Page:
Top positive review
A masterfully-written novel about young love in the 21st Century
October 1, 2018
Do you ever consider the profound impact significant others have on your life? Decades ago, when our son was toddlerish, my husband and I took him into the country for a weekend. We rented a tiny, Eskom-free stone cottage in a dark valley. One night, with the boy asleep, we sat outside, dazzled by the night sky, and drank a bottle of wine. We’d been a couple for more than a decade by then and somehow began talking about how being together had shaped us as individuals and influenced our life decisions. It was a gentle, but remarkably illuminating discussion for both of us and about both of us. It's a conversation I regularly replay to myself to remember how lucky I am.
I thought a great deal about that night as I read Sally Rooney’s novel, Normal People last week. Normal People tells the story about Marianne and Connell’s relationship, which begins when they’re at school in a small town in West Ireland and continues – on and off – for another four years while they’re at college in Dublin. It’s a tale with so many layers that, while my experience of reading it bordered on compulsive, I find it difficult to analyse – suffice to say that it’s not about the plot; it’s about the characters and their inner lives, and the writing.
Rooney, who is 27-years-old, is widely feted as the next best thing, “one of the most exciting voices to emerge in an already crackerjack new generation of Irish writers”, and a “Salinger for the Snapchat generation”. I don’t dispute the praise. Her writing is extraordinarily elegant. Confident and uncluttered, it conveys an immediacy and ingenuousness that drew me in and held me from beginning to end, which came too soon. The story, I felt – shocked to discover I'd reached the final full stop – was unfinished, there were loose ends to tuck away. But, once I recovered, I realised the way it ends is part of its magic. Real relationships are forever evolving, eternally incomplete, and so it figures that a novel about relationships will be too.
Normal People is told from both Marianne’s and Connell’s points of view. It reminded me how, no matter how well you think you know a person, your perceptions and understanding of what they say and mean can be skewed. The novel also shows how our identity, self-esteem and who we become as adults are bound to our upbringing – indefinitely. Marianne is from a wealthy, but unloving and dysfunctional family. Connell is from a poor, but loving family. It largely shapes who they are and how they relate to the world. The novel also examines the impact of bullying – both on victims and perpetrators.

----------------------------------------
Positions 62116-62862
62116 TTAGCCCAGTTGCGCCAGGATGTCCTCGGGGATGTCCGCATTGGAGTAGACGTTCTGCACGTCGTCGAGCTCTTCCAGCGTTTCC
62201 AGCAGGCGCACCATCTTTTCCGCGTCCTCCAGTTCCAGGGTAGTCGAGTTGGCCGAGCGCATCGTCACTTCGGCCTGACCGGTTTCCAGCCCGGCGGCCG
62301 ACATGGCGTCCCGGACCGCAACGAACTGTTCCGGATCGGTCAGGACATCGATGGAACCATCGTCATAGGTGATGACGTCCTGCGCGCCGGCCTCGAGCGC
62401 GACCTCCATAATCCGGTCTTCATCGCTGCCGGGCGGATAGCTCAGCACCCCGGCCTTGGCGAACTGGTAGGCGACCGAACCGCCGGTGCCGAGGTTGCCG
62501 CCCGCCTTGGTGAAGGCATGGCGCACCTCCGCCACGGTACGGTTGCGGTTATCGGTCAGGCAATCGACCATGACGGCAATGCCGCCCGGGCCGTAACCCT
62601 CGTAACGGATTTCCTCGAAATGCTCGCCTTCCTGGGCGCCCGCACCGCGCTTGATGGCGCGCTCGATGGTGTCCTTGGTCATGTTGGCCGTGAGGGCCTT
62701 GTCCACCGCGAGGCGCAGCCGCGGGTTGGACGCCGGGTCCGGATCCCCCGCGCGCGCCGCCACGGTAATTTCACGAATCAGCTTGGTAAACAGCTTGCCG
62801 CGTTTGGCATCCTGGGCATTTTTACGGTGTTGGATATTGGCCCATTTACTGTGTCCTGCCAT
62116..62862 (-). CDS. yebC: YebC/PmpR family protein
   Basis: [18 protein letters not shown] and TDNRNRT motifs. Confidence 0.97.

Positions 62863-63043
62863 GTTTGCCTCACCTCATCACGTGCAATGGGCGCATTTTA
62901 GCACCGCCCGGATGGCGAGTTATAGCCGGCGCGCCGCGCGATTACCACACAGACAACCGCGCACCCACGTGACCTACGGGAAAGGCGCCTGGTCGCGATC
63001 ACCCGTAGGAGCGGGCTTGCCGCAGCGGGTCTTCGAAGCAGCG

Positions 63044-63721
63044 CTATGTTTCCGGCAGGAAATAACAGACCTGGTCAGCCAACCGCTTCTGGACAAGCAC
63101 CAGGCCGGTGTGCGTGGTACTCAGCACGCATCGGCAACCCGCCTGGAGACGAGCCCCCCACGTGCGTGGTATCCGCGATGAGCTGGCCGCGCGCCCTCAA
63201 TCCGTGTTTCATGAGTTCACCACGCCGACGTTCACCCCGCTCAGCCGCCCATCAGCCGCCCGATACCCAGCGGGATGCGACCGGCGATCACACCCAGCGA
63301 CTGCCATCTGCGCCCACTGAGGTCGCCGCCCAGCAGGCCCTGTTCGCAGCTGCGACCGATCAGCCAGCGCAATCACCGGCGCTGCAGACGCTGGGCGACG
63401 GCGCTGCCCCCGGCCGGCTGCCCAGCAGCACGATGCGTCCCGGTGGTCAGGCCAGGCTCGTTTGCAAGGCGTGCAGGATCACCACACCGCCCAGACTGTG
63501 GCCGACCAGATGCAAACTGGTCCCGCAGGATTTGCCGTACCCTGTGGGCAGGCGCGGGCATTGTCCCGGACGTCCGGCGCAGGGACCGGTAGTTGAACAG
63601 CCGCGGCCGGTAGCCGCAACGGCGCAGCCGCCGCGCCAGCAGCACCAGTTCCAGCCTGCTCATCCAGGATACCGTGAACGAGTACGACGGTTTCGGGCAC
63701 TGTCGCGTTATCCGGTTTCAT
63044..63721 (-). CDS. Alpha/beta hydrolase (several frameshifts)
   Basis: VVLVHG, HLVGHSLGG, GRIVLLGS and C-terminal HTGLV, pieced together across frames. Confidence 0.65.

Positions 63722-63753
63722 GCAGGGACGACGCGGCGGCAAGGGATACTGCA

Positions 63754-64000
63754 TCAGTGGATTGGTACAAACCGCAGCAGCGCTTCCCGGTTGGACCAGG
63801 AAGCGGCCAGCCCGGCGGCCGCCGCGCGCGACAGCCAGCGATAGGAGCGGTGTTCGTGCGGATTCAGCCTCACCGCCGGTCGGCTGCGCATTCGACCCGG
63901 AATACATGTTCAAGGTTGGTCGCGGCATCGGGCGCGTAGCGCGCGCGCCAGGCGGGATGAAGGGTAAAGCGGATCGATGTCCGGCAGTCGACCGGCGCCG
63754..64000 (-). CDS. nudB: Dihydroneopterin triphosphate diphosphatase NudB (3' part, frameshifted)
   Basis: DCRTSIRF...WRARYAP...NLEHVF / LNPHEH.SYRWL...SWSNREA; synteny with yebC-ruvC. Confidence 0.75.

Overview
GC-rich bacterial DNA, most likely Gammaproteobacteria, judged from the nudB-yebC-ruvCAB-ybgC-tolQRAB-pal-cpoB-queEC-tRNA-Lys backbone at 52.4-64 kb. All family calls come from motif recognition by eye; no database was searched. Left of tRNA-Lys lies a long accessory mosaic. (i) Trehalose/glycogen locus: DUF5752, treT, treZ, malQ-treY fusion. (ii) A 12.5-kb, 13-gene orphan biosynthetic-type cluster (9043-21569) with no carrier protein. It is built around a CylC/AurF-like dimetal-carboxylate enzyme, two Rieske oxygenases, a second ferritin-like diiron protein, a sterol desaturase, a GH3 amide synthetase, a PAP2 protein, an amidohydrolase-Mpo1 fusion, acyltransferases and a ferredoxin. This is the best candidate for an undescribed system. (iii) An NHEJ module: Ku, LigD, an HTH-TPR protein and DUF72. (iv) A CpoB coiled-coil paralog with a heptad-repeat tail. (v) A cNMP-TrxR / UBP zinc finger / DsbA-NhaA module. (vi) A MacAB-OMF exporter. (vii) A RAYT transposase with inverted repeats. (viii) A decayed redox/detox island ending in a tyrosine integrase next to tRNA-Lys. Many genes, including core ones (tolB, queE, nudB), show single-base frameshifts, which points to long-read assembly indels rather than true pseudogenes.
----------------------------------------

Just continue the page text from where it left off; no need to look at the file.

Ironically, I might not find the book easy to analyse, but I could go on forever, waffling about the many layers in Normal People. I daren’t though because then you might not feel compelled to read the book yourself, which would be a pity. A huge pity. Here’s a tiny sample of the writing to demonstrate what a humungous pity it would be:
“Helen has given Connell a new way to live. It’s as if an impossibly heavy lid has been lifted off his emotional life and suddenly he can breathe fresh air. It is physically possible to type and send a message reading: I love you! It had never seemed possible before, not remotely, but in fact it’s easy. Of course if someone saw the messages he would be embarrassed, but he knows now that this is a normal kind of embarrassment, an almost protective impulse towards a particularly good part of life. He can sit down to dinner with Helen’s parents, he can accompany her to her friends’ parties, he can tolerate the smiling and the exchange of repetitive conversation. He can squeeze her hand while people ask him questions about his future. When she touches him spontaneously, applying a little pressure to his arm, or even reaching to brush a piece of lint off his collar, he feels a rush of pride, and hopes that people are watching them. To be known as her boyfriend plants him firmly in the social world, establishes him as an acceptable person, someone with a particular status, someone whose conversational silences are thoughtful rather than socially awkward."
I’m not sure I feel changed after reading Normal People, but I do feel upgraded. And reminded about how life is a series of relationships, and how a few of them help shape who we are and how we live our lives. And that thinking about that and acknowledging those who positively influence us is important. And yes, Sally Rooney has a fan in me. My current read is her first novel, Conversations with Friends.